It seems every few weeks there’s another news story discussing whether there’s water on Mars. But what about the Moon?
NASA has made clear its intentions to send humans back to the Moon in the near future. NASA's new Vision for Space Exploration describes a long-term strategy of returning to the Moon as a step toward Mars and beyond.
Because it is nearby and accessible, NASA scientists believe the Moon is a good place to try out new technologies critical to living on alien worlds before traveling farther into the solar system.
Whether a moonbase will turn out to be feasible depends largely on the question of water. Water for drinking. Water to grow plants. Water that can be broken down to make air (oxygen) and rocket fuel (oxygen+hydrogen).
What’s more, scientists contend, water is surprisingly effective at blocking space radiation. Surrounding the base with a few feet of water would help protect explorers from solar flares and cosmic rays, they explained.
Of course, carrying large amounts of water from Earth to the Moon would be cost prohibitive. Settling the Moon would be much easier if water were already there.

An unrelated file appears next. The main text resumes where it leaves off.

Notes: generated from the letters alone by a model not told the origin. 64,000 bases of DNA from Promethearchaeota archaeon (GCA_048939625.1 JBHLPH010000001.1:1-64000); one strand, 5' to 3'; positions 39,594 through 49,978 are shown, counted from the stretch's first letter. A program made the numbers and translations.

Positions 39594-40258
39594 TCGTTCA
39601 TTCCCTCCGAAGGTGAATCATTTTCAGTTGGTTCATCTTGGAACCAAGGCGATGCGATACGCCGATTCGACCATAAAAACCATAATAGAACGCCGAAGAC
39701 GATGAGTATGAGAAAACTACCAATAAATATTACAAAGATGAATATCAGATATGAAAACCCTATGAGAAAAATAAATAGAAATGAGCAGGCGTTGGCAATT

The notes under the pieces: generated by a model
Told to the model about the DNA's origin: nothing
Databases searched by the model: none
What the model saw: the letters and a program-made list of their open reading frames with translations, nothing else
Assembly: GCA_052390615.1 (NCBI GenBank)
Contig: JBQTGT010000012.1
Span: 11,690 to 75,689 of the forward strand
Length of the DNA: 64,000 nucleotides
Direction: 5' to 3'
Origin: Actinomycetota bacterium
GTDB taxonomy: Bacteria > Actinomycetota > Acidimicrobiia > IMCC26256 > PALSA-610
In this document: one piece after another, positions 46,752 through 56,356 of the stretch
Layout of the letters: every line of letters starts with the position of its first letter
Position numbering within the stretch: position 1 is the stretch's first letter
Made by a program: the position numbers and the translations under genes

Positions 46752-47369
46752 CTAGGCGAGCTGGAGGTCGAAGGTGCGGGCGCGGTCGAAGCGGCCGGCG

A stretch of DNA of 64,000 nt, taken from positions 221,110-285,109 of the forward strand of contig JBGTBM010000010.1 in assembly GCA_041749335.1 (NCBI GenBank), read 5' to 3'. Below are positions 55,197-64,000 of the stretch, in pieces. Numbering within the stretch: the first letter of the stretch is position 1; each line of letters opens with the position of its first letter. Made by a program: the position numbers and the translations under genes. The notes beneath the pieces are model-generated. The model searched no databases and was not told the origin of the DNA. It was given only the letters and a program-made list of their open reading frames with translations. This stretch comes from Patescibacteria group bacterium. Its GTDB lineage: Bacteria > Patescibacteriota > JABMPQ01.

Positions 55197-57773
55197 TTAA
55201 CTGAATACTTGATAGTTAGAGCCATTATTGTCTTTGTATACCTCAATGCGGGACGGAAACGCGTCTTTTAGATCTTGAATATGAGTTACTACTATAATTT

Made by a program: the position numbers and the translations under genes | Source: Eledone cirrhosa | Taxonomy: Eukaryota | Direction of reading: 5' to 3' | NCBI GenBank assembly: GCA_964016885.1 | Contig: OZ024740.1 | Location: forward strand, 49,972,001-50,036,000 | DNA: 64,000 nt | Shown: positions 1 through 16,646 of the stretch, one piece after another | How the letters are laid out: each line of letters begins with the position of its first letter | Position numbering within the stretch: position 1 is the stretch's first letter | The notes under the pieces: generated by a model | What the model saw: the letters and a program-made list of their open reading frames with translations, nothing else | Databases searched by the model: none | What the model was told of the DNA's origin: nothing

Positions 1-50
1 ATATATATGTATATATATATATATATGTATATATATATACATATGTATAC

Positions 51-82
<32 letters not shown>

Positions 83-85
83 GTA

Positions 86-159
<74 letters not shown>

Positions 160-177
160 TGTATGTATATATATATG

That’s why NASA plans to send a robotic scout. The Lunar Reconnaissance Orbiter, or "LRO" for short, is scheduled to launch in 2008 and to orbit the Moon for at least one year. Carrying various scientific instruments, LRO will map the lunar environment in far greater detail than ever before.
"This is the first in a string of missions," says Gordon Chin, project scientist for LRO at NASA's Goddard Space Flight Center. "More robots will follow, about one per year, leading up to manned flight" no later than 2020.
Astronomers believe that comets and asteroids hitting the Moon eons ago left behind some water. (Earth may have received its water in the same way.) However, water on the Moon cannot last long; it evaporates in sunlight and drifts off into space.
Only in deep, cold craters could one expect to find any water, frozen and not readily apparent. And there just may be deposits of ice hidden deep within craters.
In the 1990s, two spacecraft -- Lunar Prospector and Clementine -- found signs of ice in craters near the Moon's poles, perhaps as much as much as a cubic kilometer. The data were not conclusive, however.
LRO's much more advanced instruments will be used for far more extensive research. They'll map and photograph the Moon in detail, sample its radiation environment and, of course, search for water.